After our disastrous playoff loss, there's been a ton of finger-pointing and commentary on who's the problem. Is it Andy Dalton? Is it Marvin Lewis? Is it Jay Gruden? Is it (God Forbid) Mike Zimmer? We can't hope to answer all of those questions objectively. What we can hope to do is provide some statistical perspective for some of the rubrics that have been bouncing around here.
Rubric #1: "It's time for Marvin to go!!!"
Just for perspective, here's a list of average number of regular season wins by AFC teams since Marvin took over as HC in 2003:
- Patriots: 12.5 wins/year
- Colts: 11.4 wins/year
- Steelers: 10.1 wins/year
- Ravens: 9.5 wins/year
- Chargers: 9.5 wins/year
- Broncos: 9.4 wins/year
- Bengals: 8.2 wins/year
- Titans: 8.0 wins/year
- Jets: 7.8 wins/year
- Chiefs: 7.2 wins/year
- Jaguars: 6.9 wins/year
- Dolphins: 6.9 wins/year
- Texans: 6.8 wins/year
- Bills: 6.3 wins/year
- Browns: 5.1 wins/year
- Raiders: 4.8 wins/year
So, the Bengals have been the 7th most successful AFC franchise in the 11 years that Marvin has been HC. A couple of cogent observations: In the 11 seasons before Marvin Lewis, we won 4.7 games/year. That's right, we were WORSE than any team in the AFC over the past 11 years. We would be looking up at the Raiders. Take a deep breath and think about that. Obviously, no playoffs, no winning seasons, nothing. Year after year of futility. You may not like our playoff performances to date under Marvin....but it sure beats a 5-win season.
If you think Marvin's gotten stale, think again. The Bengals have averaged 10 wins in the "Andy Dalton" era. Since 2009 (the last 5 years, a good chunk for "recent history"), the Bengals have 4 playoff appearances and 2 AFC North Titles. If you're going to replace Marvin, who, exactly do you think you're getting that will replicate that kind of success with this franchise. It's easy to say, "Fire the man!!" It's a bit harder to say who should be taking over that would be a clear improvement. (My take-- unless you can get Marty Schottenheimer or Joe Gibbs...or resurrect Bill Walsh....you should probably just be quiet now.)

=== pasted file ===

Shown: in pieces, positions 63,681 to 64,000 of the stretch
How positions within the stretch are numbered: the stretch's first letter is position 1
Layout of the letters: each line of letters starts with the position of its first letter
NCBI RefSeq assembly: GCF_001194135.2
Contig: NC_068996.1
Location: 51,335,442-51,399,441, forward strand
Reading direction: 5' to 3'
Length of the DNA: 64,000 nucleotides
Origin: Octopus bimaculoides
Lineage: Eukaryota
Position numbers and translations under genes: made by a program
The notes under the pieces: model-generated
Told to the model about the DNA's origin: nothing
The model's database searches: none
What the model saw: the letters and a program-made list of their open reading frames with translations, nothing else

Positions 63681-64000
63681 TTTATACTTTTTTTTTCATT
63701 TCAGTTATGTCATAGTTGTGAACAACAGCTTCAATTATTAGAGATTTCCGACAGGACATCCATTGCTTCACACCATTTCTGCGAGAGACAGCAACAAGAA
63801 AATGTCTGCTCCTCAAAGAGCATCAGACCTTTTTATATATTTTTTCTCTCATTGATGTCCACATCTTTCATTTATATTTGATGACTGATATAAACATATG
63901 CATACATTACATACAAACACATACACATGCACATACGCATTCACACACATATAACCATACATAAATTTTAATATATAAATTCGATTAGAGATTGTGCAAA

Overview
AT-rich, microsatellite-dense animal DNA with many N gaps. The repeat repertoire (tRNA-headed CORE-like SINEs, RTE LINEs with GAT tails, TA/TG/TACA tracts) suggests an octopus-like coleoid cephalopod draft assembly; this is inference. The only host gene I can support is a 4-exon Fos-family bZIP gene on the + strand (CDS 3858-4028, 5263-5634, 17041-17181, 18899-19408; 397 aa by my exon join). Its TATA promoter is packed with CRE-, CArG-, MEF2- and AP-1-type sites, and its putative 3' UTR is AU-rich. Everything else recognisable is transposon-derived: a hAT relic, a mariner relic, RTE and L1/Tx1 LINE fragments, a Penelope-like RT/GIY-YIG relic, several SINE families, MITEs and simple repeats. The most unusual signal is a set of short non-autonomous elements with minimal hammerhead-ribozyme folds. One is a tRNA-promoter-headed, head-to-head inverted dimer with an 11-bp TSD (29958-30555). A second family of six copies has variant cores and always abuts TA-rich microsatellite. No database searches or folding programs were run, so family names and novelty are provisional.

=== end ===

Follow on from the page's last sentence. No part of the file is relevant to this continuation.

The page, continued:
Also, note who we're in a division with: No other AFC division features 2 top-5 teams. Basically, you have to give credit to our division rivals. They're good and it makes it much harder for us to succeed on a regular basis. (The team you really have to feel bad for is the Browns. Only the AFC North features 3 top-half teams, meaning that where the Browns finish year after year really isn't surprising. People can go on and on about the mistakes the Browns make--- but they're in the worst environment possible for sustained success.)
On another side note, if you could pick a division to play in, it'd be the AFC South or AFC East. Except for the Colts and Patriots, every one of the team in those divisions work out to be mediocre to bad over the last 11 years. Not only have the Colts and Patriots been gifted with 2 of the best QBs of the last 20 years (more on that in a bit), they've been playing in divisions that stinks on ice. When your toughest competition is the Titans...or Jets....you've got a great shot of making the playoffs...every year.